7 3.3. POSITION AND MOMENTUM REPRESENTATIONS 57 As we discussed earlier, the convention to normalize continuous-variable eigenstates to a delta function is mathematically convenient, but unphysical. For this reason, it is not correct to interpret the square absolute value of the de Broglie wave, x p = 1/2π, as a probability density in the sense defined in Sec Actually, the debroglie wave has infinite extent in space, and thus the probability to detect the particle within any final interval is infinitesimal. The wavevector of the de Broglie wave is k = 2π λ db = p. (3.29) Sometimes it is convenient to handle momentum eigenstates p in the physically equivalent form of wavevector eigenstates k = p/, because then we need not worry about the Planck constant in the exponent. A minor subtlety associated with wavevector eigenstates is their normalization. The de Broglie wavefunction for these states is given by x k = 1 2π e ikx, (3.30) i.e. there is no factor of in the denominator, in contrast to Eq. (3.24). Indeed, recalculating Ex with Eq. (3.30), we obtain k k = δ(k k ) as we would expect from eigenstates of a continuous observable. Accordingly, k = p. (3.31) We see that two physically equivalent states, p and k, have a different norm. This is another consequence of the unphysical character of normalization for continuous observable eigenstates. 3.3 Position and momentum representations This section is dedicated to converting the representations of various states and operators between the position and momentum bases. As in the discrete case, the primary tool for such conversion is the method of inserting the identity operator, i.e. utilizing the fact that the operator ˆ1 = x x dx = can be inserted into any inner product expression. p p dp (3.32) Exercise 3.13 Find the explicit formulae for converting between the position ψ(x) and momentum ψ(p) representations of a given quantum state ψ. Answer: ψ(x) = 1 ψ(p)e i px dp; (3.33a) 2π ψ(p) = 1 ψ(x)e i px dx 2π For reference, we also write these formulae in the wavevector representation: ψ(x) = 1 2π (3.33b) ψ(k)e ikx dk; (3.34) ψ(k) = 1 ψ(x)e ikx dx. (3.35) 2π As we see, conversion between the position and wavevector representations and back is simply the direct and inverse Fourier transformation, respectively.

8 58 Quantum Mechanics I In this course, we will always use a tilde [e.g. ψ(p) or ψ(k)] to denote wavefunctions in the momentum or wavevector representations. Comparing Eqs. (3.33b) and (3.35) we find the relation between these two representations: ψ(p) = ψ(k) (3.36) for p = k. Exercise 3.14 Consider a function V (ˆx) of the position operator. Write the matrix element of this operator in the momentum basis. Answer: V (p, p ) = p V (ˆx) p = 1 e i x(p p ) V (x)dx. (3.37) 2π Exercise 3.15 Find the momentum representation of the position operator function V (ˆx) = V 0 δ(x). Answer: Constant V 0 /(2π ). Exercise 3.16 For a normalized Gaussian wavefunction ψ(x) = 1 p 0 x (πd 2 ei ) 1/4 e (x a)2 2d 2, (3.38) a) calculate the corresponding wavefunction in the momentum basis. Verify normalization. (Hint: use the standard rules for the Fourier transformation); b) calculate the expectation values of the position and momentum. Answer: where k 0 = p 0 /. x = a, p = p 0. ( ) d 2 1/4 ψ(k) = e i(k k0)a e (k k 0) 2 d 2 /2, (3.39) π Exercise 3.17 Show that the matrix element x ˆp x of the momentum in the position representation is given by x ˆp x = i d dx δ(x x ) = i d dx δ(x x ) (3.40) Exercise 3.18 Show that, for an arbitrary state ψ, Exercise 3.19 Show that x ˆp 2 ψ = 2 d 2 ψ(x)/dx 2. x ˆp ψ = i d d x ψ = i ψ(x). (3.41) dx dx Equation (3.41) is an important relation demonstrating the action of the momentum operator upon a quantum state in the position basis. If state ψ has wavefunction ψ(x) in the position basis, state ˆp ψ has wavefunction i dψ(x)/dx. Exercise 3.20 Obtain the analogues of the two expressions above for the position operator in the momentum representation. a) Show that the matrix element is p ˆx p = i d dp δ(p p ) (3.42) b) Show that, for an arbitrary state ψ, p ˆx ψ = i d dp ψ(p). (3.43)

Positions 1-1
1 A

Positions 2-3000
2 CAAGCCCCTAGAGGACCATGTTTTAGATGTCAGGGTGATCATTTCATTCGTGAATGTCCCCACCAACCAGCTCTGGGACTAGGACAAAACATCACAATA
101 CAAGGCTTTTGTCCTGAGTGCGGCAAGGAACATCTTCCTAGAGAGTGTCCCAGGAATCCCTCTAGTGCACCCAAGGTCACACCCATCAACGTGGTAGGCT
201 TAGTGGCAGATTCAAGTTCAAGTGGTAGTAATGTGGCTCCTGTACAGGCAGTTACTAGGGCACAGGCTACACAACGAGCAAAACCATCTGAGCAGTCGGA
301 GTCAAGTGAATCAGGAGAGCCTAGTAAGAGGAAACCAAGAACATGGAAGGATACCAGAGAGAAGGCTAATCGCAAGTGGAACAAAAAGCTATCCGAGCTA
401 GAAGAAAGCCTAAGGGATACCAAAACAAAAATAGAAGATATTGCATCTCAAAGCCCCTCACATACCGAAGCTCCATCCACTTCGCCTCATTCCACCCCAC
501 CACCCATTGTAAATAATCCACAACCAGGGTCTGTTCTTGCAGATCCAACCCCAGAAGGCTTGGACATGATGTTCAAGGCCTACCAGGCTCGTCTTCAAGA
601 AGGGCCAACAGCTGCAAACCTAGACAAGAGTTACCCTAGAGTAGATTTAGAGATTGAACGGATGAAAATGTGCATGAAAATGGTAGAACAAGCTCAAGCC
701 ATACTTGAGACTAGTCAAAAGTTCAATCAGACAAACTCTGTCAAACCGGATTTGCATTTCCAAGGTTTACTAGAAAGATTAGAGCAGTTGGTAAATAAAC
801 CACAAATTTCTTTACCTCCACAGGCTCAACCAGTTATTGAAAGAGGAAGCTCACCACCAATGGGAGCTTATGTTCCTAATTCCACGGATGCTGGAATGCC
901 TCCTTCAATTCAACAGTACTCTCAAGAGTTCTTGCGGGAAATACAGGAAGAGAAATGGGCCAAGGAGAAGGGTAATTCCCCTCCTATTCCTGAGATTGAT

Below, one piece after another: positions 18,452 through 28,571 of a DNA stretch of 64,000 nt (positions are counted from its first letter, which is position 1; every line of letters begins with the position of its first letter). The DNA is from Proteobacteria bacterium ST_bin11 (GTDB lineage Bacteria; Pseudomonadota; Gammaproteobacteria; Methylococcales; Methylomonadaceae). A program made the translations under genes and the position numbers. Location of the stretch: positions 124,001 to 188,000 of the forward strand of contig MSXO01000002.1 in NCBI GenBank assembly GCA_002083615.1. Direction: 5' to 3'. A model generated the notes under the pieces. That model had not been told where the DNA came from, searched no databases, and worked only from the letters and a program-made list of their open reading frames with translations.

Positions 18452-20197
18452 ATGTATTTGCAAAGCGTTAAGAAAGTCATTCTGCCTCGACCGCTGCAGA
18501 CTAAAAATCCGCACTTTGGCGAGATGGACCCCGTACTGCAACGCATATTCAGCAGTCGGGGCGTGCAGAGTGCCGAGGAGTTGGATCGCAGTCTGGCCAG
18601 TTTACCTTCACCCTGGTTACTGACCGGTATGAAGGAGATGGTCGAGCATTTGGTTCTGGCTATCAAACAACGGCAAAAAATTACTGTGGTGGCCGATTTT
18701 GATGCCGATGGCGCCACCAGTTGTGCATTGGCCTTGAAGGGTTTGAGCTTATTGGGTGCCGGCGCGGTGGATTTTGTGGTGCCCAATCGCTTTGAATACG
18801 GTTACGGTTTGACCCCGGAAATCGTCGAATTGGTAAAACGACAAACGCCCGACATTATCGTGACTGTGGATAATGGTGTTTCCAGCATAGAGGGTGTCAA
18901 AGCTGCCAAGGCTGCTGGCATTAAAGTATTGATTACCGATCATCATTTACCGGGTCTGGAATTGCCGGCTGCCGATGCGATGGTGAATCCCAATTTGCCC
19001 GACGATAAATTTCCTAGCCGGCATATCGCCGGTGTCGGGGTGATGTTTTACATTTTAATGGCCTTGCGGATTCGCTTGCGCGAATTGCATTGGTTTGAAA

9 3.3. POSITION AND MOMENTUM REPRESENTATIONS 59 An important operator in one-dimensional quantum mechanics is the position displacement operator, which translates the wavefunction in the position basis by a certain distance. As we see below, this operator is given by e iˆpx0/, where x 0 is the displacement distance (Fig. 3.2). The momentum displacement operator is defined similarly and given by e ip 0x/ ψ(x), p 0 being the displacement momentum. Figure 3.2: Effect of the position displacement operator on a wavefunction. Exercise 3.21 Show that a) e iˆpx 0/ x = x + x 0 ; (3.44) b) if the wavefunction of state ψ is ψ(x), then the wavefunction of state e iˆpx0/ ψ is ψ(x x 0 ); c) application of the position displacement operator to a state adds x 0 to the mean position value, but does not change the mean momentum value; d) application of the position displacement operator to a state does not change the position and momentum uncertainties. Exercise 3.22 Show that the momentum displacement operator e ip0 ˆx has similar properties with respect to the momentum as does the position displacement operator with respect to the position. Exercise 3.23 Do the position and momentum displacement operators commute? Exercise 3.24 Show that for a real wave function ψ(x), pr(p) = pr( p). Show that the expectation value of the momentum observable is zero. Now that we have practiced switching between the position and momentum bases, we are ready to introduce the uncertainty relation between these observables. As we know from Sec. 1.14, the uncertainty relation of any two observables is determined by their commutator. Exercise 3.25 a) b) c) Show that, for any state ψ, x ˆxˆp ψ = i x d ψ(x); (3.45) dx x ˆpˆx ψ = i x d ψ(x) i ψ(x); (3.46) dx [ˆx, ˆp] = i. (3.47) Exercise 3.26 Show that the Heisenberg uncertainty principle for the position and momentum operators has the form x 2 p (3.48)